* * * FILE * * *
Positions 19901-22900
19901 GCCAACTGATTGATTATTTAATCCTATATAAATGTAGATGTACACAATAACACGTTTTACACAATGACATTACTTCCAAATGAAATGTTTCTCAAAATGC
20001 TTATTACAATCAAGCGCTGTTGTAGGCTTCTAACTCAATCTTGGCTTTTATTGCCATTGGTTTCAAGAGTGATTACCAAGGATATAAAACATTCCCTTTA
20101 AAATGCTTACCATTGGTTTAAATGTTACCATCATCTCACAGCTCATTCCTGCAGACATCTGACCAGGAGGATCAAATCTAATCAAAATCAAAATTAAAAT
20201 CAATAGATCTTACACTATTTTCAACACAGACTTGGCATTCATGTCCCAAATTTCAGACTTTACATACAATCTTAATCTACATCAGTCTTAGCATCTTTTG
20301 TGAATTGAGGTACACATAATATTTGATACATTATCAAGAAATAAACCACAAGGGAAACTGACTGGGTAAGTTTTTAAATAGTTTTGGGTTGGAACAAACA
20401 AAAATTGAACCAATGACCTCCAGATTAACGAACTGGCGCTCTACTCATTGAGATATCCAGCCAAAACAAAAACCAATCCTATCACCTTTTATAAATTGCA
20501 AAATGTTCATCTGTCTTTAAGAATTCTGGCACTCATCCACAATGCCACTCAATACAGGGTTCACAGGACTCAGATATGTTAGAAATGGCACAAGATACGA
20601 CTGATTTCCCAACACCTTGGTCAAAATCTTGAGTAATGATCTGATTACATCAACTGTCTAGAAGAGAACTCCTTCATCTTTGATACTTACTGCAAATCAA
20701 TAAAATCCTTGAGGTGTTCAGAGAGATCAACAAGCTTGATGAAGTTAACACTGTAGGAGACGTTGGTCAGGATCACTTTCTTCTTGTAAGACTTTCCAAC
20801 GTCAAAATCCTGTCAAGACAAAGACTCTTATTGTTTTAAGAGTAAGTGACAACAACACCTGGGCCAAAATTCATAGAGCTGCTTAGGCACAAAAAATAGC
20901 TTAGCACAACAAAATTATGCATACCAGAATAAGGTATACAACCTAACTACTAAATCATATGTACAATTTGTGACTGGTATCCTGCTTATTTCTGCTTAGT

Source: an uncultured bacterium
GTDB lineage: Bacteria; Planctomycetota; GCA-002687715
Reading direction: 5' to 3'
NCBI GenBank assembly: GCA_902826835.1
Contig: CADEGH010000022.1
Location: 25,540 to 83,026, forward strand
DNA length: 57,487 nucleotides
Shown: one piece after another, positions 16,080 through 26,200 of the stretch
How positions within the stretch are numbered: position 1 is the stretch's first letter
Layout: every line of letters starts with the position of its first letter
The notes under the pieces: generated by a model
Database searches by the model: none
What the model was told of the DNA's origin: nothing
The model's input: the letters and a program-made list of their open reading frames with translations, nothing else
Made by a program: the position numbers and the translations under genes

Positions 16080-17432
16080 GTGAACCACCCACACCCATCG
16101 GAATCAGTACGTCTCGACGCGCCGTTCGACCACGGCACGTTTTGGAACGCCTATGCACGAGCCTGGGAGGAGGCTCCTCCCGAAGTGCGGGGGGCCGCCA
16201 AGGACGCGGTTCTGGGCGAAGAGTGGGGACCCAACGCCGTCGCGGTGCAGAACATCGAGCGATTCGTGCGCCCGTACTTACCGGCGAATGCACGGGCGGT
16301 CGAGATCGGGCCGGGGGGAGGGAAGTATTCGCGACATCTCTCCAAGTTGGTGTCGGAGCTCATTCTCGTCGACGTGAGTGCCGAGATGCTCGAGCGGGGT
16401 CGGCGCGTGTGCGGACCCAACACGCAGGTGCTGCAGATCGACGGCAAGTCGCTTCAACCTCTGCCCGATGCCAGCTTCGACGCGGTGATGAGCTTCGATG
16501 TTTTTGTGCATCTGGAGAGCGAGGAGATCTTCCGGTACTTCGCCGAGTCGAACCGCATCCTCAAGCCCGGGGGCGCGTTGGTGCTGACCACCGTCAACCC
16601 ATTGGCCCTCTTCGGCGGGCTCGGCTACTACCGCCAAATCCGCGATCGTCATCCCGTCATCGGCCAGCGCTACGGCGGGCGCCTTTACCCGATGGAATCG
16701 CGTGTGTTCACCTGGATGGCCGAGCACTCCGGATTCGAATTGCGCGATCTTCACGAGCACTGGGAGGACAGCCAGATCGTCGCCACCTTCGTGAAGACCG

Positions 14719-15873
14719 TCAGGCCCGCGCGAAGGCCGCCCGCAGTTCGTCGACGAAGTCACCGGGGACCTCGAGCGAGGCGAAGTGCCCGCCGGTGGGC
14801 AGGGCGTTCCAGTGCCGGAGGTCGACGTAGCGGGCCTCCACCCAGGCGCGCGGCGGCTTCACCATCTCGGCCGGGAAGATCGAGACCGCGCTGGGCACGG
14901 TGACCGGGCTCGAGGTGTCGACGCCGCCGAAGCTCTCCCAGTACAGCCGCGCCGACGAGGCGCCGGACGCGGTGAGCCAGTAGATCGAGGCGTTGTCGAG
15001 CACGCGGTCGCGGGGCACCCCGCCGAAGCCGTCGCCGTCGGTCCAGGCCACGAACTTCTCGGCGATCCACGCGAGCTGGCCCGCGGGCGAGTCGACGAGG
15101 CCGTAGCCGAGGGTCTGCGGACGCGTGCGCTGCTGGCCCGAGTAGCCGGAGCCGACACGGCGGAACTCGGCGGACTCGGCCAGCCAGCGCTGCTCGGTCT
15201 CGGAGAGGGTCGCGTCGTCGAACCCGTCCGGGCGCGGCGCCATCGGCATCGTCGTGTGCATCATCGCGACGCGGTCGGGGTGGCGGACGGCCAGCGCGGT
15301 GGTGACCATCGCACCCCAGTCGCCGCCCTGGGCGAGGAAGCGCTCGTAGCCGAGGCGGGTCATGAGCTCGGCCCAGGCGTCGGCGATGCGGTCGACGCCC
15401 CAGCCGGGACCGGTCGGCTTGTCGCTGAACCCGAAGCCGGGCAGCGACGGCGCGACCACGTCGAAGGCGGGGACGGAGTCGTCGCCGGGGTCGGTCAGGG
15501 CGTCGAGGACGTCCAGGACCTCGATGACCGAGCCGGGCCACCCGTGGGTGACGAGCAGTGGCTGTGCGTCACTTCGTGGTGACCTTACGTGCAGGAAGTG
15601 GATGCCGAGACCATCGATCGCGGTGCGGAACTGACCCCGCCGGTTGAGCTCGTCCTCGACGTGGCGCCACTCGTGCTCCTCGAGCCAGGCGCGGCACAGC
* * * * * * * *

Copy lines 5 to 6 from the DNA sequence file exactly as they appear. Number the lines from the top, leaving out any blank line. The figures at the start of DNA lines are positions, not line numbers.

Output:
20201 CAATAGATCTTACACTATTTTCAACACAGACTTGGCATTCATGTCCCAAATTTCAGACTTTACATACAATCTTAATCTACATCAGTCTTAGCATCTTTTG
20301 TGAATTGAGGTACACATAATATTTGATACATTATCAAGAAATAAACCACAAGGGAAACTGACTGGGTAAGTTTTTAAATAGTTTTGGGTTGGAACAAACA